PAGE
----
There’s no question one of the most eagerly anticipated moments in Peter Jackson’s new “Hobbit” trilogy will be the first appearance of the great dragon Smaug. In an interview earlier this year, Peter Jackson said the creature, played by actor Benedict Cumberbatch, will have a “little cameo” in the first installment, “The Hobbit: An Unexpected Journey,” and he described the challenges inherent in presenting one of literature’s most famous dragons on-screen.
“The trouble with redesigning dragons I’ve found is… you very quickly can go into science fiction territory, and I don’t want to do that,” the filmmaker said. “I want to present the most venal, scary, decrepit, nasty dragon I possibly can.”
Jackson spoke with Hero Complex contributor John Horn at Comic-Con International in July, just before announcing that the two-film adaptation of “The Hobbit” would become a trilogy. Watch the third part of their conversation above; you can see earlier installments here and here.
In this segment of the interview, the filmmaker discussed the digital magic conjured by Richard Taylor and the team at WETA Workshop to invent the host of otherworldly species that populate Middle-earth. Jackson said he relied heavily on computer artistry for the Orcs and goblins, in particular.
“Prosthetic makeup is always frustrating,” Jackson said. “At the end of the day, if you want the character to talk, which a lot of the Orcs and goblins do, you can design the most incredible prosthetics, but you’ve still got eyes where the eyes have to be and the mouth where the mouth has to be. That human triangle, two eyes and a mouth, is very difficult to disguise, no matter what you do with the ears and heads and chins and noses.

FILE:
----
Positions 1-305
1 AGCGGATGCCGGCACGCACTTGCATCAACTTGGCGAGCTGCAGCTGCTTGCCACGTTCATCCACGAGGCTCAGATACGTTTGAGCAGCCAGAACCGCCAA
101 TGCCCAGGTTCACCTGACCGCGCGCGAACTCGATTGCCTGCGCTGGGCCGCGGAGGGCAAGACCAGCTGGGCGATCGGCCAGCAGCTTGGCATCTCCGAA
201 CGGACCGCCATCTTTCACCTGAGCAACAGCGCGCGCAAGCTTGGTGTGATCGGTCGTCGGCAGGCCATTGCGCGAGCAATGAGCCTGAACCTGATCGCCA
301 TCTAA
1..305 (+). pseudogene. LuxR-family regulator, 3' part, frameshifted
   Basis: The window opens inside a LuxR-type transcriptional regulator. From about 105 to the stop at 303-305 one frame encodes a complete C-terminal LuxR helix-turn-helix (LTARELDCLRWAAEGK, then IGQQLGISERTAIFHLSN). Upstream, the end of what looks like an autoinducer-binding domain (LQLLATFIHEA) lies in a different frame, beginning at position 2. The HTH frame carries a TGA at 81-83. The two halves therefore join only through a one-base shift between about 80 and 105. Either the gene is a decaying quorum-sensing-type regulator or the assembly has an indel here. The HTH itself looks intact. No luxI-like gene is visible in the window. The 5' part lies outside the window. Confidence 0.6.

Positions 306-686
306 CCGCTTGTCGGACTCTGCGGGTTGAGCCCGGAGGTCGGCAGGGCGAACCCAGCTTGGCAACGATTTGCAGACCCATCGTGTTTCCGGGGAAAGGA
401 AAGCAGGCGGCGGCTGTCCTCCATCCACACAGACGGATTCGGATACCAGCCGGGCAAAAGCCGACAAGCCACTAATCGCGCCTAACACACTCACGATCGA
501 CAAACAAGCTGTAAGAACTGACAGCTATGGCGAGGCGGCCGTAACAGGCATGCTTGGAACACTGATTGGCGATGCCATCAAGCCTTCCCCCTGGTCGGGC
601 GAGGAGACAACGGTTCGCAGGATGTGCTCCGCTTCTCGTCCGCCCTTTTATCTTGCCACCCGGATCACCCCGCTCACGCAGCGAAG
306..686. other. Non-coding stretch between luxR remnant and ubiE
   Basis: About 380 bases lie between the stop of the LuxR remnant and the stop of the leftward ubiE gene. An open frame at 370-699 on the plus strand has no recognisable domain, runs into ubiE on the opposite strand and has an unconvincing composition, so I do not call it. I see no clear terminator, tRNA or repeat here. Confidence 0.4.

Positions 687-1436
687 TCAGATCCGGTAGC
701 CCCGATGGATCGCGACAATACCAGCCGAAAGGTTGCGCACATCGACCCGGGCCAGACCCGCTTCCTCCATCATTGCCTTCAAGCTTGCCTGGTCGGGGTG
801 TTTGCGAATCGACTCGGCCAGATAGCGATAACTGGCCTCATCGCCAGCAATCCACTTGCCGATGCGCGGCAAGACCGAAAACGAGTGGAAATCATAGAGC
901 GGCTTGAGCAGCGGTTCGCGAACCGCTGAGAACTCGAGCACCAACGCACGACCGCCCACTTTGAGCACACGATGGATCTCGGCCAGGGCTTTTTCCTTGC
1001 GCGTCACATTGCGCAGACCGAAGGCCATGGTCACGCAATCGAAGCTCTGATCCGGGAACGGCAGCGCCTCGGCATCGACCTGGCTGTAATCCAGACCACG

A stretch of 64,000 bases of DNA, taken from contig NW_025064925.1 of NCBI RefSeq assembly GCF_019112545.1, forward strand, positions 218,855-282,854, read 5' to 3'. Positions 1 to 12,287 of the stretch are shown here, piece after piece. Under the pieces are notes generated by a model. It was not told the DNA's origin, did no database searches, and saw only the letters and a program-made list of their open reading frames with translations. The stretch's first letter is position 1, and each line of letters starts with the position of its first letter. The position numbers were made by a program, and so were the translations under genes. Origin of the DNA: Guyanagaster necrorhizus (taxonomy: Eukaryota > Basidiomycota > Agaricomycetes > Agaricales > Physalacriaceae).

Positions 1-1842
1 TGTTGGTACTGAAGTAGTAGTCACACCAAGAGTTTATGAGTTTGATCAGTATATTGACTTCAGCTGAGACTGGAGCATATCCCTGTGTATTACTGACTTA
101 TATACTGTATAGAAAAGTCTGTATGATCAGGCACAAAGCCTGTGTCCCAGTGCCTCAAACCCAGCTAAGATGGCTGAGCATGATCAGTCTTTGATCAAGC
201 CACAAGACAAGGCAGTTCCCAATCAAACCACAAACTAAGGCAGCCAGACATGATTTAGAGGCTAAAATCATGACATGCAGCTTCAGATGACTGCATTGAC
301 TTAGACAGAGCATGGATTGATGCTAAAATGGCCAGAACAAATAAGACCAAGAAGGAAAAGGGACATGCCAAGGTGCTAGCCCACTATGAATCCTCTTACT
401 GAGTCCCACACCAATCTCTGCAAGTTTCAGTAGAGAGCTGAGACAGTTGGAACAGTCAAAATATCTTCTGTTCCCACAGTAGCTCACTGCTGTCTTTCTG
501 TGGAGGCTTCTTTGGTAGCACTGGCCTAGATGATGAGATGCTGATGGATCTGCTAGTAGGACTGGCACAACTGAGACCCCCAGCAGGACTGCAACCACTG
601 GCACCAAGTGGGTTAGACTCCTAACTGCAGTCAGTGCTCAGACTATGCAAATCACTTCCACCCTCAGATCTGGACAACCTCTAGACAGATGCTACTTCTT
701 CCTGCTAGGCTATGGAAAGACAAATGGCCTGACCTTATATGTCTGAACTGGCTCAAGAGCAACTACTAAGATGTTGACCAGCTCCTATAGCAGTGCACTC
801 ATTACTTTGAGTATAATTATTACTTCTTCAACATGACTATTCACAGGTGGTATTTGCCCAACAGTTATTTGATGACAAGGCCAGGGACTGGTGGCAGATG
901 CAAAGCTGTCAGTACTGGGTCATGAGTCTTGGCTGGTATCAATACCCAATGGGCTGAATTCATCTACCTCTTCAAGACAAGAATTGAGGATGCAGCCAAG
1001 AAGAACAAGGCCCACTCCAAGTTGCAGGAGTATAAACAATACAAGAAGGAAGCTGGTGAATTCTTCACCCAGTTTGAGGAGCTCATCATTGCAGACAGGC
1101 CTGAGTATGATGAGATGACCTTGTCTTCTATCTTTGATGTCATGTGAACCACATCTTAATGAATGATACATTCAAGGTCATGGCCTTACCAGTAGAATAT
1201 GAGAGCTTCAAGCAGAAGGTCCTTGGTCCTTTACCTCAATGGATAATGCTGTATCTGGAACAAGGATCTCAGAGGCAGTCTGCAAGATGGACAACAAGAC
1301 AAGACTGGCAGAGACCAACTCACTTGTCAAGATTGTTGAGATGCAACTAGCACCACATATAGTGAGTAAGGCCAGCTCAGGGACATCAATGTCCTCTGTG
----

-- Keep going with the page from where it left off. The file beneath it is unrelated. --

He continued: “One of the things we’re doing on ‘The Hobbit’ — which is definitely technology that we have available now that we didn’t have 10 years ago — we often shoot the Orcs as people in suits but they just have a leotard on their head with motion capture dots on it. A lot of the Orcs even though they’re played by performers, the makeup is going to be CG makeup, which allows me to put their eyes further apart. They can open their mouths and scream in a much more dynamic way than they ever could.”
Jackson, of course, has employed a groundbreaking, though controversial, new technology for his latest Tolkien films, shooting the productions in a revolutionary 48-frames-per-second-format — a new projection technique that’s designed to offer viewers a hyper-realistic “immersive” experience.
Hero Complex will host a free IMAX screening of Jackson’s highly anticipated fantasy epic on Dec. 11, at 7 p.m. at the AMC Burbank 16 & IMAX — three days before the movie’s official release.
To RSVP for the screening, log on to latimes.com/hobbit starting at 10 a.m. Tuesday, Dec. 4; RSVPs will close as soon as the screening is full.
– Gina McIntyre
Follow us on Twitter: @LATHeroComplex
RECENT AND RELATED